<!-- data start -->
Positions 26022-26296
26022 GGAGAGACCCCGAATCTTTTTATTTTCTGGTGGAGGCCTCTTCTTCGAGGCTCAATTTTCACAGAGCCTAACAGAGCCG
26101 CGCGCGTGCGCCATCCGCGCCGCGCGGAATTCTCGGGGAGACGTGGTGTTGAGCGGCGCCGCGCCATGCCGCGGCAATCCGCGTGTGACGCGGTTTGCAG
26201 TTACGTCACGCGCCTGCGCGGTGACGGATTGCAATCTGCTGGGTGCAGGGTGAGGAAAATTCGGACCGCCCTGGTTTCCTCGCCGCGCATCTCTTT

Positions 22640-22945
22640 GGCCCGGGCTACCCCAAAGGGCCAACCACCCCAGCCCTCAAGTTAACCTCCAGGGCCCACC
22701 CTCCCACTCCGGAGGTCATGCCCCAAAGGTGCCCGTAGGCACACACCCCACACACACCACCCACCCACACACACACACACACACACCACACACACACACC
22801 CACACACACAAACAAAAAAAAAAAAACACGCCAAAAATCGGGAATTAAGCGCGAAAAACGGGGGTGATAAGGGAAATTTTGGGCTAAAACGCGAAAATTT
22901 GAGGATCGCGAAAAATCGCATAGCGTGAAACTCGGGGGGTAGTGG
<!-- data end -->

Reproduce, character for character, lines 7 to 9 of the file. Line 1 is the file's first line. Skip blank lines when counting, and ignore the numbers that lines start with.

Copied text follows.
22701 CTCCCACTCCGGAGGTCATGCCCCAAAGGTGCCCGTAGGCACACACCCCACACACACCACCCACCCACACACACACACACACACACCACACACACACACC
22801 CACACACACAAACAAAAAAAAAAAAACACGCCAAAAATCGGGAATTAAGCGCGAAAAACGGGGGTGATAAGGGAAATTTTGGGCTAAAACGCGAAAATTT
22901 GAGGATCGCGAAAAATCGCATAGCGTGAAACTCGGGGGGTAGTGG